An interesting question arose the other day. “What is best practice redundancy and where can I find some good references to it?”
It’s not really sensible to talk of ‘best practice’ of anything. If it were, managers would be following one another, doing just what others do and therefore getting management wrong in over 90% of occasions. If ‘best practice’ was indeed ‘best’ for all and always, there would only be one way to run a firm and all managers would just need to learn and follow that for absolute success. But all actions and interventions of management depend on the context in which the issue that they address exists. That context also includes the outcomes that the manager wants from the activity or intervention. The French have a good phrase for this – ‘Ça dépend du context’, said with a shoulder shrug of course!
So best practice depends on the outcomes that that the manager wants to achieve and the environment in which they are to achieve them. Since every organisation is different, every aim different, every manager different and every employee different, best practice is only best in one situation.
Now, whilst this sounds like utter confusion, there are of course principles developed by experience, research and the law that can be applied to each case. The skill of the manager is to know these principles and be able to apply them to the case in hand.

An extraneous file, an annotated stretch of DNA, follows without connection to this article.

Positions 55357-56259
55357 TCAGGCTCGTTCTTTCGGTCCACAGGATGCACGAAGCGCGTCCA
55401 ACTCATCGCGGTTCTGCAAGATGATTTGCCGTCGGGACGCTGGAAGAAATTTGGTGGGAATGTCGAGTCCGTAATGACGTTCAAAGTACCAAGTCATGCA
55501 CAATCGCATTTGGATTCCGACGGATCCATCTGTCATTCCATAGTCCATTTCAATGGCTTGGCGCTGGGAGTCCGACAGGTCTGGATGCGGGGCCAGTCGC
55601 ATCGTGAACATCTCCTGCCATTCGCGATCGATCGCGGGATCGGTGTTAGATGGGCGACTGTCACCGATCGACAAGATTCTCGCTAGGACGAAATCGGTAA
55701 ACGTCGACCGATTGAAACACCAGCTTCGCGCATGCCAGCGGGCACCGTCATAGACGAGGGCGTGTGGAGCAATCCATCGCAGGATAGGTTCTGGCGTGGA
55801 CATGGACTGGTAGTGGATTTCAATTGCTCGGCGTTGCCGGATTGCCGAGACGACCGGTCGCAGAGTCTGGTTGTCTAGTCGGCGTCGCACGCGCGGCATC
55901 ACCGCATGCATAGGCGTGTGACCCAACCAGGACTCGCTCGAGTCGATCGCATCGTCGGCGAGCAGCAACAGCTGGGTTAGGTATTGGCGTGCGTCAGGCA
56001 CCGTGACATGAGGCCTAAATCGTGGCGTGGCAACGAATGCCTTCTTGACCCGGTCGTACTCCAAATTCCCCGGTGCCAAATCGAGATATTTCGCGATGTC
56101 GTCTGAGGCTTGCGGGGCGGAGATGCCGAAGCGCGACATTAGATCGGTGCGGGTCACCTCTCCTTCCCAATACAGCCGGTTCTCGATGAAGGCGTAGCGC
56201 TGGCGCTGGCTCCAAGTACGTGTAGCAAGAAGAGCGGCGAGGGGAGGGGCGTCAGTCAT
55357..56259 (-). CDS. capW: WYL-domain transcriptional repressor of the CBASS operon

So to the question.
Best practice redundancy is one that obeys two principles: that it achieves what’s needed to sustain business for the organisation going forward and that it is done fairly. Underpinning these high-level principles are a number of vehicles that help ensure the principles are met. These include the organisation’s business plan, justification of the redundancy, the need to follow a robust procedure, the need to consult with staff, use of a pool system to identify who is redundant (in a group of people doing the same job) and the right of appeal against management’s decision.
Within these vehicles there is much at lower level to be decided – like determining fair selection criteria and timescales for consultation. And there are some musts – like notifying Government where appropriate.
So the questions that should first be asked are ‘what are we trying to achieve’ and ‘how do we do this fairly’? The rest follows.
Do check out our various publications on this site. Click SEARCH now and you’ll get a good number of hits on redundancy – then scan the excerpts to find specifics to guide your own situation. Or call us and we’ll help.